Lt.-General Igor Georgadze, recently dismissed as Georgian State Security chief for plotting to assassinate Eduard Shevardnadze, emerged from his Moscow hideout onto the screen of Russian state television and in the pages of a mass-circulation weekly to attack Georgia’s leader. Georgadze portrayed Shevardnadze as a scheming and corrupt dictator, who will rig the upcoming presidential elections (in which Georgadze’s father runs as a communist candidate) but will after a few years have to leave Georgia. Denying that he or his service had plotted against Shevardnadze’s life, Georgadze said that had he and his officers really done so, he would now be speaking at Shevardnadze’s grave. Georgadze charged that the evidence of state security’s role in the conspiracy against Shevardnadze and in political killings in Georgia had been obtained from arrested officers through torture. Shevardnadze’s office issued a protest against the interviewing of a wanted criminal suspect on Russian TV which caused "bewilderment among Georgia’s people" and indicated that "influential circles" supported the plotters. Russian Foreign Ministry chief spokesman Grigorii Karasin "hoped that the airing of the TV interview will not impact negatively on Russian-Georgian relations." (15)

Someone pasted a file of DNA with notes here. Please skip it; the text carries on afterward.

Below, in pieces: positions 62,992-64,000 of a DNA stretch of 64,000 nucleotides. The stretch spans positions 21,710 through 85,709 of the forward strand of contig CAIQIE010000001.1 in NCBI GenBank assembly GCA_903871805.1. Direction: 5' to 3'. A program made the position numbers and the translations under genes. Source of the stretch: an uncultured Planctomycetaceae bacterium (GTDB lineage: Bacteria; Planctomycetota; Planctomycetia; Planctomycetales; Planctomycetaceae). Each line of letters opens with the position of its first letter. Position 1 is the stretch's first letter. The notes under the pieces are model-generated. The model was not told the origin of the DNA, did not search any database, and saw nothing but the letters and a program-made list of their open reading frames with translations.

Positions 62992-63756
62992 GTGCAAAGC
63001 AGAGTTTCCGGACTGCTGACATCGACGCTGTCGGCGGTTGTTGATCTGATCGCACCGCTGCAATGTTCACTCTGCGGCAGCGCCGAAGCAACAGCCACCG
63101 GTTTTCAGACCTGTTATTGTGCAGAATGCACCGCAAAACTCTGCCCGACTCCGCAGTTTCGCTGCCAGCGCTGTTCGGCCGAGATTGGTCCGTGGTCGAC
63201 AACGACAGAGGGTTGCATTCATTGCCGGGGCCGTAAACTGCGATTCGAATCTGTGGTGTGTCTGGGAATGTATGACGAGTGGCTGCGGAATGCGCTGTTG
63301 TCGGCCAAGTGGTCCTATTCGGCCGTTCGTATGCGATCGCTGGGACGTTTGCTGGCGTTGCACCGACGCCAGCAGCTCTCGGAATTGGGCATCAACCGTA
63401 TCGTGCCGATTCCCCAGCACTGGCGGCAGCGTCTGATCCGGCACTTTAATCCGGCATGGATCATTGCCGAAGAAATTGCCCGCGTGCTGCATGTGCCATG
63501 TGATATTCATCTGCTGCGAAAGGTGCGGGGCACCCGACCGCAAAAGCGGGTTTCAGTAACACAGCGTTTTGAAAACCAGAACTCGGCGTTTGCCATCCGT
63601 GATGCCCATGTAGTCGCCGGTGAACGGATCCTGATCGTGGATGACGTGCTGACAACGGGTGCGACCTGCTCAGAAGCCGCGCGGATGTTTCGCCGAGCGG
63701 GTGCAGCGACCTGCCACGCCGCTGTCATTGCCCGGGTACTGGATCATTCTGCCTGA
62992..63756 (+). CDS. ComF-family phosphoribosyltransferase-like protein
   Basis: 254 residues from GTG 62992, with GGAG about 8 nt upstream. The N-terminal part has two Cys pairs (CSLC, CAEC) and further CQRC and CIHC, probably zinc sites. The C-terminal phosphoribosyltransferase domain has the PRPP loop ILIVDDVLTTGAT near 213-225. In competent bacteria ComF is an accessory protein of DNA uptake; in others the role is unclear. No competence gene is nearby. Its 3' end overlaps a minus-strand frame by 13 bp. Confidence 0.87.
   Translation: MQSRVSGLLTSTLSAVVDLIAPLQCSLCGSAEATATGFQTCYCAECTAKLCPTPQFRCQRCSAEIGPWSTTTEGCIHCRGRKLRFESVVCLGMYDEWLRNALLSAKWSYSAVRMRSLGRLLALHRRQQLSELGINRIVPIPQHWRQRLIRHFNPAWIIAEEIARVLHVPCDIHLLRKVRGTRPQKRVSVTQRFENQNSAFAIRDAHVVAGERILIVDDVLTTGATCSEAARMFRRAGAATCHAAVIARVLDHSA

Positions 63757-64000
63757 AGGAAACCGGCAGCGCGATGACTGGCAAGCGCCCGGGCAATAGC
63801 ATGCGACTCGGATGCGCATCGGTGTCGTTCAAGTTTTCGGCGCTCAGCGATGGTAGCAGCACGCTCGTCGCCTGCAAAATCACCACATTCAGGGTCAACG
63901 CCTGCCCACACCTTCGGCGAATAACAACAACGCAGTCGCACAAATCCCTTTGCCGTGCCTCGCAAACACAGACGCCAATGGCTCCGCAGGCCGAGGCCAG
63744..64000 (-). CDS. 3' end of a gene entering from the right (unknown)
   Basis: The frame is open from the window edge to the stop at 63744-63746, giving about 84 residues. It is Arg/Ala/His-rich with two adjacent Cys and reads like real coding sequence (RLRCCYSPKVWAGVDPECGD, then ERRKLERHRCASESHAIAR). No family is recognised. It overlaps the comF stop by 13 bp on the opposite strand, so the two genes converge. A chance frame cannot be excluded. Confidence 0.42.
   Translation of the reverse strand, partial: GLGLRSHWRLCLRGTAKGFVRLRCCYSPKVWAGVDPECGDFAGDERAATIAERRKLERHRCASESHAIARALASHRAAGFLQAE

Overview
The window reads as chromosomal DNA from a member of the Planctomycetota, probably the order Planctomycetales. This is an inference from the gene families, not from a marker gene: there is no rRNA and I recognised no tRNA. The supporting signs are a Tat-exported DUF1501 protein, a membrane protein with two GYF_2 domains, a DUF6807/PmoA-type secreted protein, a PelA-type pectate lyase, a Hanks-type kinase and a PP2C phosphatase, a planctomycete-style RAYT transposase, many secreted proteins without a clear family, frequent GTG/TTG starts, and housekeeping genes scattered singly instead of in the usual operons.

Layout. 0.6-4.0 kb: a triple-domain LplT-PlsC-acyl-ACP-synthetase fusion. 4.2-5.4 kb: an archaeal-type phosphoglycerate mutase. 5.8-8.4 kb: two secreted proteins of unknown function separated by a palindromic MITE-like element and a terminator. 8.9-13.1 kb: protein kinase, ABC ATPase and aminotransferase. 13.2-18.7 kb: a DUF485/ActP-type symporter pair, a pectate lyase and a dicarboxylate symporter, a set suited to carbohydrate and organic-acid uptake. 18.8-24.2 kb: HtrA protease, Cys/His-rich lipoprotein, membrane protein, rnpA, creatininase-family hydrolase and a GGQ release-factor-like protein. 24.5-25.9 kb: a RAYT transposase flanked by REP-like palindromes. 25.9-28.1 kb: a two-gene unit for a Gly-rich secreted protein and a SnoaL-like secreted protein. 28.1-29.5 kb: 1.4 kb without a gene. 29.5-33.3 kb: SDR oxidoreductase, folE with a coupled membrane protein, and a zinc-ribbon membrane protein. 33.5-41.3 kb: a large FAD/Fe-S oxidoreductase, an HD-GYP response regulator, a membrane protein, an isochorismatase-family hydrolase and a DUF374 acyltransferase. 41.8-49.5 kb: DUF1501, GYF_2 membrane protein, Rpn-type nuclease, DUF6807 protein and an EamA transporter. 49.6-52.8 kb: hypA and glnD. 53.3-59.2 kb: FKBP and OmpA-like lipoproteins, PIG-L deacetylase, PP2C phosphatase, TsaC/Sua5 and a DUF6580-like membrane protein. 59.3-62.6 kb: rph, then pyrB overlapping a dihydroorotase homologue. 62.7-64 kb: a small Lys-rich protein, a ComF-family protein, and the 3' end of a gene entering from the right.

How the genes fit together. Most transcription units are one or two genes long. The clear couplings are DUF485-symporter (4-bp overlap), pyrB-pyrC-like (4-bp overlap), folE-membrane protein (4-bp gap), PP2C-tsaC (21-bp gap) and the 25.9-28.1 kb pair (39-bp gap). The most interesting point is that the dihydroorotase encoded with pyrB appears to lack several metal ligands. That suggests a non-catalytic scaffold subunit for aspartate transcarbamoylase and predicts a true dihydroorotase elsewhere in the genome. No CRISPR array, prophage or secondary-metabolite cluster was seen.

Although the Russian Prosecutor General’s Office has ordered Georgadze’s arrest at Georgia’s request, Russian authorities appeared in no hurry to actually detain him. First deputy internal affairs minister, General Vladimir Kolesnikov, has issued a statement impugning Georgia’s investigation of the case and demanding from Tbilisi conclusive proof of Georgadze’s guilt as a prerequisite to any move against him by the Russian authorities. (16)
Will Moscow Disappoint Shevardnadze on Abkhazia Too?